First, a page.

274 Million People Are In Immediate Need Of Humanitarian Aid

Karla Borg

As a consequence of ongoing complex emergencies worldwide, 274 million people* are in immediate need of humanitarian aid. Yet we rarely - if ever - see any media coverage of most of these situations.

Disclaimer: Statistics and facts in this article are from May 2022

source: global humanitarian overview

What is humanitarian aid?

Humanitarian aid is assistance that’s used to relieve human suffering during emergency situations.

Examples of humanitarian aid:

- Food rations

- Medical care

- Safe water, filters and water systems

- Temporary shelter such as tents and plastic sheeting

- Sanitation systems and education

- Emergency supply kits ex. distributed to survivors of an earthquake

- Screening and treating children for malnutrition

- Cash payments to help people survive crises in the short term

What are complex emergencies?

Over the past decades, emergencies have become longer-lasting and therefore harder to address. The longer an emergency lasts, the more complex it becomes and often government services have broken down and is unable to stabilise the situation. These situations are called “complex emergencies.”

Complex emergencies mean humanitarian organizations are missing a direct access to contribute with aid, and people often can’t access the help they need to recover. Organizations also have to work much harder to find what and where the needs are, and often struggle to raise funding as crises drag on.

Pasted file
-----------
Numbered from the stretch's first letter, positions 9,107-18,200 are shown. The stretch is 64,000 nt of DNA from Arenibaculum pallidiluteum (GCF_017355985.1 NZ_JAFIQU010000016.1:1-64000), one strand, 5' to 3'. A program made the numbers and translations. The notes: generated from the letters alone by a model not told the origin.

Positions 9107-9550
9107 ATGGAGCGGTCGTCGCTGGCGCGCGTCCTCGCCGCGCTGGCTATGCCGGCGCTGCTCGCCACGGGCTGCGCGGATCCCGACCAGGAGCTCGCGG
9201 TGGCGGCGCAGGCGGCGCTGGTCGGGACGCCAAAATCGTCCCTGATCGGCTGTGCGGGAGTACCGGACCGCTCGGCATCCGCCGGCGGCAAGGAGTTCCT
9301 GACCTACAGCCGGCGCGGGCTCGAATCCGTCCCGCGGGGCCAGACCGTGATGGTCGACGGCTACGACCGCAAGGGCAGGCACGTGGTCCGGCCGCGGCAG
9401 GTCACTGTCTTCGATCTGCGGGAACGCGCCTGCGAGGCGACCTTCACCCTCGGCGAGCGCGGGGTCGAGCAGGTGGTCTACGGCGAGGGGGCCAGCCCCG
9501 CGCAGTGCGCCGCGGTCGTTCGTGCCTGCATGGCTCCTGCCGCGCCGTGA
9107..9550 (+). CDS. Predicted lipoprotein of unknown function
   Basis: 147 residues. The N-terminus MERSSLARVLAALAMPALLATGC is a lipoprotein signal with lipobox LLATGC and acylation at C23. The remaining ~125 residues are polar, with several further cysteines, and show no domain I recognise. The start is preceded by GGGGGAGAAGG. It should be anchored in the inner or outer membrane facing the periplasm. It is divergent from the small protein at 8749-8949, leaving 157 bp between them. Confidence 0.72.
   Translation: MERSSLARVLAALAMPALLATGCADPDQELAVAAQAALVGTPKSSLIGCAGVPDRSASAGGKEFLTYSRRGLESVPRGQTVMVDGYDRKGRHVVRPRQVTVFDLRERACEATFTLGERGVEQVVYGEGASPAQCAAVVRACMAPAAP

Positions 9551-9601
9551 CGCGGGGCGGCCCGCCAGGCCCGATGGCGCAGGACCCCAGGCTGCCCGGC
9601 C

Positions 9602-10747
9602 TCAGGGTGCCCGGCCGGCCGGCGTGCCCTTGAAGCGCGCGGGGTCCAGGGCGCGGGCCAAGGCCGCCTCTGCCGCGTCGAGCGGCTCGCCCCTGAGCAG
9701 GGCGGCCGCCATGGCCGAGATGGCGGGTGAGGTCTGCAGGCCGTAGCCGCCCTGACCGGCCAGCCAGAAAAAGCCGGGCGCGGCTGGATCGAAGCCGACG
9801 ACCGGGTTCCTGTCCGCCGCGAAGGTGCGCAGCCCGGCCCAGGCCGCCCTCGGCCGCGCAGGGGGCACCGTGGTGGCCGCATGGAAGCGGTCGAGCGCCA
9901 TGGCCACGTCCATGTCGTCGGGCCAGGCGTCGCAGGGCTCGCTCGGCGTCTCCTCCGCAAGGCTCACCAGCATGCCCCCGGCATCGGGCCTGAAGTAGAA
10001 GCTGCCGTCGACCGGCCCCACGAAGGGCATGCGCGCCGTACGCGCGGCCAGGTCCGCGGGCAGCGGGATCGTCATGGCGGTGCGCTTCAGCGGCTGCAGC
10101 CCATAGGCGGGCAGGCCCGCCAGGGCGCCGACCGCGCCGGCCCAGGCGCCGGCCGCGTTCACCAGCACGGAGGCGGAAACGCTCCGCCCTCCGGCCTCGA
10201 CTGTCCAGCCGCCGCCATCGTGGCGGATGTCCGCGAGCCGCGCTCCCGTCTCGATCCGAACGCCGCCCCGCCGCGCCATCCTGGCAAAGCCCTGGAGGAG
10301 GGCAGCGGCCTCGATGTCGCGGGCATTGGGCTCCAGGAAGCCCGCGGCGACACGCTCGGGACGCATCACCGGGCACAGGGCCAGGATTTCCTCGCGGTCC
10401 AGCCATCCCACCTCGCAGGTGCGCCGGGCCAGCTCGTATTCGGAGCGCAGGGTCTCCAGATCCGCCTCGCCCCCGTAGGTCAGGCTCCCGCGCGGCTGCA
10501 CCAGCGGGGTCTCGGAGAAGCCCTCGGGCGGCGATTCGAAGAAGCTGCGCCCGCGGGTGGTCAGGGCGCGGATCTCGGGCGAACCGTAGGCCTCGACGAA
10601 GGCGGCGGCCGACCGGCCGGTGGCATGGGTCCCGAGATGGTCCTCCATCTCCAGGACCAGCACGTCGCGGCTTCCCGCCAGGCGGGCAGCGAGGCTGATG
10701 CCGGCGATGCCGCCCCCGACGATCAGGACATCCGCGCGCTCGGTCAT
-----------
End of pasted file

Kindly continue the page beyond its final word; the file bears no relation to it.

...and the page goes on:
Sadly, this is becoming the rule versus the exception.

Read more: Afghanistan: The Crisis the News Conveniently Forgot

Media coverage of humanitarian crises & complex emergencies

Many of these humanitarian crisis has hardly ever appeared in our news feeds.

Our news feeds tend to cover a higher percentage of events from the US and Europe than Asia, Africa or the Middle East put together — and there is a much more detailed and nuanced analysis of such events in all relevant mainstream media. Anything outside this euro-centric bubble is deemed uninteresting and less worthy of attention and therefore be confined to a surface-level analysis through a western lens.

What mainstream media outlets and journalists often forget is the power they hold in the dissemination of information and the formation of outlooks in society. We are what we consume. If consuming western media outlets is what skews our perspective of the world, then it is time to straighten and widen that perspective for the benefit of humanity.

Read more: Ukraine: Refugees, Reporting & Redefining Equality

Sources: Concern Worldwide US (concernusa.org) Human Rights Careers (humanrightscareers.com) Global Humanitarian Overview (gho.unocha.org)

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